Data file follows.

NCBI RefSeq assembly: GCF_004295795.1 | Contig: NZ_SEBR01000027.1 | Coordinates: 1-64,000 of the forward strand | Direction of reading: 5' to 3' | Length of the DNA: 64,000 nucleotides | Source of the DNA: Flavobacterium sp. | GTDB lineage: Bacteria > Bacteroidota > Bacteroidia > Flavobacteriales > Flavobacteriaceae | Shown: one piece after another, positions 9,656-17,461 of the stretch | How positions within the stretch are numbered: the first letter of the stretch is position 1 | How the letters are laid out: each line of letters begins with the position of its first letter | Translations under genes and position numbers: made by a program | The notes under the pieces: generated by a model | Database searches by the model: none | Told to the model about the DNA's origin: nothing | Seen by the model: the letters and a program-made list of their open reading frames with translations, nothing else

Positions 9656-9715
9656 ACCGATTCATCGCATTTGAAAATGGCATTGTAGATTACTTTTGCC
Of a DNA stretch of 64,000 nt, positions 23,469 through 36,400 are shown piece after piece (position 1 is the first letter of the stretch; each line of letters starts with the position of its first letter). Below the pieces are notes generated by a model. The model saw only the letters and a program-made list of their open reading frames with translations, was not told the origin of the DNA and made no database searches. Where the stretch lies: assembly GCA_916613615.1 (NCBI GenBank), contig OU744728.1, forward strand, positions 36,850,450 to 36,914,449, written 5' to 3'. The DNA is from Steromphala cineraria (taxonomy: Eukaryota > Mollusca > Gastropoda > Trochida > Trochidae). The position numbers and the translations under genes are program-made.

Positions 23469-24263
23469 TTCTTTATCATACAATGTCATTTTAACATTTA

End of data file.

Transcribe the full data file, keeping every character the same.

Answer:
NCBI RefSeq assembly: GCF_004295795.1 | Contig: NZ_SEBR01000027.1 | Coordinates: 1-64,000 of the forward strand | Direction of reading: 5' to 3' | Length of the DNA: 64,000 nucleotides | Source of the DNA: Flavobacterium sp. | GTDB lineage: Bacteria > Bacteroidota > Bacteroidia > Flavobacteriales > Flavobacteriaceae | Shown: one piece after another, positions 9,656-17,461 of the stretch | How positions within the stretch are numbered: the first letter of the stretch is position 1 | How the letters are laid out: each line of letters begins with the position of its first letter | Translations under genes and position numbers: made by a program | The notes under the pieces: generated by a model | Database searches by the model: none | Told to the model about the DNA's origin: nothing | Seen by the model: the letters and a program-made list of their open reading frames with translations, nothing else

Positions 9656-9715
9656 ACCGATTCATCGCATTTGAAAATGGCATTGTAGATTACTTTTGCC
Of a DNA stretch of 64,000 nt, positions 23,469 through 36,400 are shown piece after piece (position 1 is the first letter of the stretch; each line of letters starts with the position of its first letter). Below the pieces are notes generated by a model. The model saw only the letters and a program-made list of their open reading frames with translations, was not told the origin of the DNA and made no database searches. Where the stretch lies: assembly GCA_916613615.1 (NCBI GenBank), contig OU744728.1, forward strand, positions 36,850,450 to 36,914,449, written 5' to 3'. The DNA is from Steromphala cineraria (taxonomy: Eukaryota > Mollusca > Gastropoda > Trochida > Trochidae). The position numbers and the translations under genes are program-made.

Positions 23469-24263
23469 TTCTTTATCATACAATGTCATTTTAACATTTA